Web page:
Many point to this book to proclaim the greatness of Moses, of the Levites (who by the way go on a killing spree in Exodus 32:26-29 if you are into blood and gore) the Kohenim who in spite of their wisdom and ceremonies and vestments still somehow preside over the forging of a golden calf and then fudge it when retelling the tale to Moses.
This parasha tells me in the most unequivocal way, that it is not Hashem that is ever in error, but humankind. Hashem asks for things from all people and usually the same things in the same way. This is true equity under the law. It is humankind who seeks to separate and make distinctions perhaps because of a most un-divine way of judging people, places, things and scenarios that most require Hashem‘s implanted “divine spark”.
For many years the Trans community had a terrible problem with such a caste system where Drag Queens would fight MTF Transsexuals and everyone fought against Transvestites and there was no unanimity among even the Transsexuals who had no common-ground between the MTF and FTM factions. And lets not forget MTF’s who would argue ceaselessly among themselves about which surgical intervention/method/practitioner was the best. This all happened before the word “Transgender” was in common use. That was yet another story.
Still not sure about equity under Hashem’s law or how unity under Hashem’s law will deliver us? Lets take a look at Exodus 31. Verse 12. It begins with reminding the Israelites about their covenant and how it is important to keep Shabbat because Hashem rested on day seven. How can I work on Shabbat if Hashem didn’t? Do I think I’m better than Hashem? Humility before Hashem is the manifestation of equity under the law. For those who go to synagogue regularly verses 16 and 17 form the familiar V’shamru heard in many Shabbat services everywhere:
The Israelite people shall keep the sabbath, observing the sabbath throughout the ages as a covenant for all time: it shall be a sign for all time between Me and the people of Israel. For in six days the Lord made heaven and earth, and on the seventh day He ceased from work and was refreshed. (Exodus 31:16-17)
About 20 years ago, there was a story I heard about a transwoman who tried to get religious permission from a rabbi to change gender, and live and function and a woman within the community. This rabbi told her that she was an abomination. She said it was a matter of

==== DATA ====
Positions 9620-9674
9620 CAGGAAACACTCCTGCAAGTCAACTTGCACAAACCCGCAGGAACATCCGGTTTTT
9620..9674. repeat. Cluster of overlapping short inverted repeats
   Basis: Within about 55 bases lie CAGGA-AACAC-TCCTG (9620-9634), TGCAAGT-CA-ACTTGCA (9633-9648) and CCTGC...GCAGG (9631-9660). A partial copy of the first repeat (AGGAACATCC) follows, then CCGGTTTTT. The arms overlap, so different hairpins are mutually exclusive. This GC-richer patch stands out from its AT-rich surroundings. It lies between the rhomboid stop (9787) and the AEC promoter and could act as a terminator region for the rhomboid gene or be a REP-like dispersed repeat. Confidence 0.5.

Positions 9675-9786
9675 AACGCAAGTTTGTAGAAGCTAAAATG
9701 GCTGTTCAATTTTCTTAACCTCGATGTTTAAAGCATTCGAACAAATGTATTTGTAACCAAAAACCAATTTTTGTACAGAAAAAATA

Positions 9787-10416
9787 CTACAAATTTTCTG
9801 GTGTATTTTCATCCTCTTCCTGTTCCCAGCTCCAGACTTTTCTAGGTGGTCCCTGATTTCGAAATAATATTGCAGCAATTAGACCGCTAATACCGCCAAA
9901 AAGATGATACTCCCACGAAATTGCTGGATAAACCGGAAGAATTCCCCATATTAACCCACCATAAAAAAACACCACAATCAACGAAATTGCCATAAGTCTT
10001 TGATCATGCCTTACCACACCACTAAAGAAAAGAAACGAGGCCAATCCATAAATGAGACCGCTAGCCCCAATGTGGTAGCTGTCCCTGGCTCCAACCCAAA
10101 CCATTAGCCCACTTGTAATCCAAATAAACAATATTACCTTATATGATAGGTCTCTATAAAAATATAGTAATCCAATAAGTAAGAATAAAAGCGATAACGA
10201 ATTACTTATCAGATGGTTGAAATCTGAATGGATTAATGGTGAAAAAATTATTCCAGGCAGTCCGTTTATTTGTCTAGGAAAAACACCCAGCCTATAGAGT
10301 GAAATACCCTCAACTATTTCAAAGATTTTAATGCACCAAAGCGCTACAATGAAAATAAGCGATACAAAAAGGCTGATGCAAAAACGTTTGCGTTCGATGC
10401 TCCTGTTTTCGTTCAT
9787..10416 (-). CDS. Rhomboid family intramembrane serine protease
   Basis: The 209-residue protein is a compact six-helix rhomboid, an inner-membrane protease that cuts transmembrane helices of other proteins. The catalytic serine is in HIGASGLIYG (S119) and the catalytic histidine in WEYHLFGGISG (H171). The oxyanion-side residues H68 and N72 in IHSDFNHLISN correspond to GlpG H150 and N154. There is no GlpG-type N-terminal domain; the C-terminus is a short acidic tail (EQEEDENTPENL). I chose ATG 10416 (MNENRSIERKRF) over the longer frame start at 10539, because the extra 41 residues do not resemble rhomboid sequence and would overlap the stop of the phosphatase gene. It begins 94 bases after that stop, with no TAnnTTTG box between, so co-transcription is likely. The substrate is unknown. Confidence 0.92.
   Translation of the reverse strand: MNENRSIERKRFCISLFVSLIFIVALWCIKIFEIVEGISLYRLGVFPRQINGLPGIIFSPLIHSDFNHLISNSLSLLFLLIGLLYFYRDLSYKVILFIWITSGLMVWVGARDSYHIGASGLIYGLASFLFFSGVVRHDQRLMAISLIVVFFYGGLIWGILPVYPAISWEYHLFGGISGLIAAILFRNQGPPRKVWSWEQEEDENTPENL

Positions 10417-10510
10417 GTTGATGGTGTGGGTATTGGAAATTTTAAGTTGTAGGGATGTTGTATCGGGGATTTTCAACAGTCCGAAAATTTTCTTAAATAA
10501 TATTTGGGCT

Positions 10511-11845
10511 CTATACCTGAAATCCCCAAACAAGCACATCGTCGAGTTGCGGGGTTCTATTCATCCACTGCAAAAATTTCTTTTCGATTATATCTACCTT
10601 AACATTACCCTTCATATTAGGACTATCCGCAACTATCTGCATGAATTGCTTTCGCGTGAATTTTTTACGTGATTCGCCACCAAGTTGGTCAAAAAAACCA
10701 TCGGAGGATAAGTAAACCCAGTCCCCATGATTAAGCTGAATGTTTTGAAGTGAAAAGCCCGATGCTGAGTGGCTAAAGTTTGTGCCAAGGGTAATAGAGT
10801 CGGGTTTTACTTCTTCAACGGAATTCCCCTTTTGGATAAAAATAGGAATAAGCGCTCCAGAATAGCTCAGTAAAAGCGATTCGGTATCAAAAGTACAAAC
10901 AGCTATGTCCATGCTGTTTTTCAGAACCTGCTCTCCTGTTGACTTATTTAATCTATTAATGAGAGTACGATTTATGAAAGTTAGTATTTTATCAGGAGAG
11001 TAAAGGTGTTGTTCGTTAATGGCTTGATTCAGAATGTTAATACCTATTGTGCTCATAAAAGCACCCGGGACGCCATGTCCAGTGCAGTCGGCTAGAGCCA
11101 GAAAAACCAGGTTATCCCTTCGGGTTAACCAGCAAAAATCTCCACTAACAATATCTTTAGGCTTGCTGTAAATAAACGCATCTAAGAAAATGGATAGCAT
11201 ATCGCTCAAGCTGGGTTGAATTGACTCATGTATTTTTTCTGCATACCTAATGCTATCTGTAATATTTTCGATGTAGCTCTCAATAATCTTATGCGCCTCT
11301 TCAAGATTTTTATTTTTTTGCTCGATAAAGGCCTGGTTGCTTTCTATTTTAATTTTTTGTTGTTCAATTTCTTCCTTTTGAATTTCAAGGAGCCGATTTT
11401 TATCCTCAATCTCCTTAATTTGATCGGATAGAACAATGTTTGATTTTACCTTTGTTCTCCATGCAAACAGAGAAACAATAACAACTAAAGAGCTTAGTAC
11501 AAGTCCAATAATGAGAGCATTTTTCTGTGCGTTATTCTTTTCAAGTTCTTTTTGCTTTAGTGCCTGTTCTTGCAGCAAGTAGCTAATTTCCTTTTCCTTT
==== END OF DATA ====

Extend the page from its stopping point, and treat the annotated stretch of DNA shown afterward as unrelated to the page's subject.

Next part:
(the rule that says a law can be broken to save a life) and the rabbi (A Cohen by the way) told her that even under the Noahide laws, it wouldn’t pass and that she would be better off killing herself. As she walked out of his office, she asked one final question: since this religion had now utterly rejected her, could she now disown and disavow herself of its barbarism? The Rabbi told her she was not excused; not excused from keeping kosher and not excused from keeping Shabbat. This seeming slap in the face put the focus back on Hashem and gave that woman just enough space to live and function as a Jew today.
If you feel someone out there is struggling with spirituality and religion tell them to try to keep Shabbat and point them to the text of the V’Shamru.
One final thing about the census. This is just another way of saying “stand up and be counted.” There is a spiritual message, too, I think. Earlier in the week we hear the reading of the
. In Esther 4:12 Mordechai tells Esther that she must risk death and come out about her Jewishness to save the lives of many others. I think this resonates exactly with the census and “counting heads.” The LGBTQI community will grow and aspire closer to Hashem as we all stand up and be counted and put our ten cents USD towards a cause that will bring about our atonement and redemption.
Pronounced: KOH-sher, Origin: Hebrew, adhering to kashrut, the traditional Jewish dietary laws.
Pronounced: shuh-BAHT or shah-BAHT, Origin: Hebrew, the Sabbath, from sundown Friday to sundown Saturday.
Pronunced: TORE-uh, Origin: Hebrew, the Five Books of Moses.